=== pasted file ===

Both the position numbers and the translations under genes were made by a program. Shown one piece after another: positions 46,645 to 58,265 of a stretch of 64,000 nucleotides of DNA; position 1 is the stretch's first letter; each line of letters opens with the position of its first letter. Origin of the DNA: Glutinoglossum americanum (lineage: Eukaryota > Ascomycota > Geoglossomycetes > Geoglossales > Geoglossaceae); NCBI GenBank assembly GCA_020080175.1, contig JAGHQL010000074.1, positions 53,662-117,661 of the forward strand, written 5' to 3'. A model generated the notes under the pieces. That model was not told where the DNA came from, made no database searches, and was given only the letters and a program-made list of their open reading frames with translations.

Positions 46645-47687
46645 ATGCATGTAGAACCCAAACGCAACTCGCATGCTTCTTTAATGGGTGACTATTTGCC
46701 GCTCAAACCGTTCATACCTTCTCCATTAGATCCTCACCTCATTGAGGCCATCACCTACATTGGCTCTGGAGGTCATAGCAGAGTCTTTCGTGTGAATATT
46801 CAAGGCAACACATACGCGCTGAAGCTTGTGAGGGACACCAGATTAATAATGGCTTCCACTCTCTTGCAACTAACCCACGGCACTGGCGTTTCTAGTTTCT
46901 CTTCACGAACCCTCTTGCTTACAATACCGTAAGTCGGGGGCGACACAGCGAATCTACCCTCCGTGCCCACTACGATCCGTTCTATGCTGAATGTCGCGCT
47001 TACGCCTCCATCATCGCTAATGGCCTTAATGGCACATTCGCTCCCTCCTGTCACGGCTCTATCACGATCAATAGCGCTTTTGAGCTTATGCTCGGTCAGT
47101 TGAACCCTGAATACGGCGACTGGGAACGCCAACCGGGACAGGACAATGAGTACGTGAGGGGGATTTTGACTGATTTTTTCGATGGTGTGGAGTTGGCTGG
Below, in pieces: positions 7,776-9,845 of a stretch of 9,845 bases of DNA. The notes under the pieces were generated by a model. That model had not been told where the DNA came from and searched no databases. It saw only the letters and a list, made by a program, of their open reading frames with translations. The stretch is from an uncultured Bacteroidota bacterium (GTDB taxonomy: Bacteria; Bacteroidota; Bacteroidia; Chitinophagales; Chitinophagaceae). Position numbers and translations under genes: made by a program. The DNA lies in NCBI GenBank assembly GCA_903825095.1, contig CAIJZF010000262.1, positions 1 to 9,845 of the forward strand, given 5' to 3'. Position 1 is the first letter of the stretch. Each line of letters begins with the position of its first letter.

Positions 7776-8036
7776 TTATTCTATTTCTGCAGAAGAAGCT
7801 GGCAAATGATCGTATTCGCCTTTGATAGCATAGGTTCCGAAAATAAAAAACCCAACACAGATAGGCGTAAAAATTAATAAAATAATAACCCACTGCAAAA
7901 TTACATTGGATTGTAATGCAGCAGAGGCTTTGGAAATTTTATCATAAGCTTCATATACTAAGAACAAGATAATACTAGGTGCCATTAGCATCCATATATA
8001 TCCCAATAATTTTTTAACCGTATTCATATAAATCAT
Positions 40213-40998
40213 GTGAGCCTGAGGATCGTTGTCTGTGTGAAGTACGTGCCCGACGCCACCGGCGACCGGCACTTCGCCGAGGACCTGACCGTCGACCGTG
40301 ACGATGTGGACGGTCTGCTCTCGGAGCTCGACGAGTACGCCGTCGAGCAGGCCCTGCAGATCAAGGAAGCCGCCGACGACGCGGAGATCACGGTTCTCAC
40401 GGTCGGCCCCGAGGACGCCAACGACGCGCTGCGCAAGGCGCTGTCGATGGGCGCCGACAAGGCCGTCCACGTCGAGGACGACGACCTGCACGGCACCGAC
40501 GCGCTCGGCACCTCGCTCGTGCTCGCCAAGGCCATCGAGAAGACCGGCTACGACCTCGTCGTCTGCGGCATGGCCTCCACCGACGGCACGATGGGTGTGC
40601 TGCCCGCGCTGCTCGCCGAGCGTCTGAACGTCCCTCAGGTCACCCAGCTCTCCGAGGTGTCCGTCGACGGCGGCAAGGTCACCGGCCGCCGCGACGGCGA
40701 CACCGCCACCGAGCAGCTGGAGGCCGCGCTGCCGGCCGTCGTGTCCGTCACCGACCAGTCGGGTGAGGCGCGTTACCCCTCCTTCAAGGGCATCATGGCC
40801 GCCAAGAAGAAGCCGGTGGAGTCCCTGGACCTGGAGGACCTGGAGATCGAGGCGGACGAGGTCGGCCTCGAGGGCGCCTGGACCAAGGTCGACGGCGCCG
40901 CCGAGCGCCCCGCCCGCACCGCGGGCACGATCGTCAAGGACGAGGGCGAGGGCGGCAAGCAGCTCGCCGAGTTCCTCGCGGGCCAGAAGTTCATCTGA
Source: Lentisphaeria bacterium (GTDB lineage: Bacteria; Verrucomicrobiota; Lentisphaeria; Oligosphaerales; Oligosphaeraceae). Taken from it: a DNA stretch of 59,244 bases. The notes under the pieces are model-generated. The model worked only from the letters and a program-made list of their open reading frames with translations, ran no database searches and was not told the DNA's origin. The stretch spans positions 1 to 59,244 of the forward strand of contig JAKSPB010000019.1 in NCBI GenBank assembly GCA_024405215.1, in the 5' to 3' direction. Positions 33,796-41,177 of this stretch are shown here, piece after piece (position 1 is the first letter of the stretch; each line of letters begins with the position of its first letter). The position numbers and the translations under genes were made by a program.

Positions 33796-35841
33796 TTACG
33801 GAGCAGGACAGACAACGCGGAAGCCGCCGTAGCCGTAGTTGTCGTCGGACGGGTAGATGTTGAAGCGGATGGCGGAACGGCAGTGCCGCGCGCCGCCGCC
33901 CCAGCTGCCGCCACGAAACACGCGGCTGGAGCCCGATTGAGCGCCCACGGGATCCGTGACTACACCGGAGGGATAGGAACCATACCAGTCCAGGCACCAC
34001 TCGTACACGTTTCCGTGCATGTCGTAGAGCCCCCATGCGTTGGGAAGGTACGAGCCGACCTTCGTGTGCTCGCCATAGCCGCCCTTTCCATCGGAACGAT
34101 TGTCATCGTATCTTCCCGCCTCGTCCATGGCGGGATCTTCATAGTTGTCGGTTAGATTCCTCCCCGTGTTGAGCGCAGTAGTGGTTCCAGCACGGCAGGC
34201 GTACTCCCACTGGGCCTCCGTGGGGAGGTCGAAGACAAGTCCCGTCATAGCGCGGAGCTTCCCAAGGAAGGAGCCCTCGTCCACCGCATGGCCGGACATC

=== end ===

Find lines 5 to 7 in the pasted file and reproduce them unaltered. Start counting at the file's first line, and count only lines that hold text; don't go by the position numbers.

46801 CAAGGCAACACATACGCGCTGAAGCTTGTGAGGGACACCAGATTAATAATGGCTTCCACTCTCTTGCAACTAACCCACGGCACTGGCGTTTCTAGTTTCT
46901 CTTCACGAACCCTCTTGCTTACAATACCGTAAGTCGGGGGCGACACAGCGAATCTACCCTCCGTGCCCACTACGATCCGTTCTATGCTGAATGTCGCGCT
47001 TACGCCTCCATCATCGCTAATGGCCTTAATGGCACATTCGCTCCCTCCTGTCACGGCTCTATCACGATCAATAGCGCTTTTGAGCTTATGCTCGGTCAGT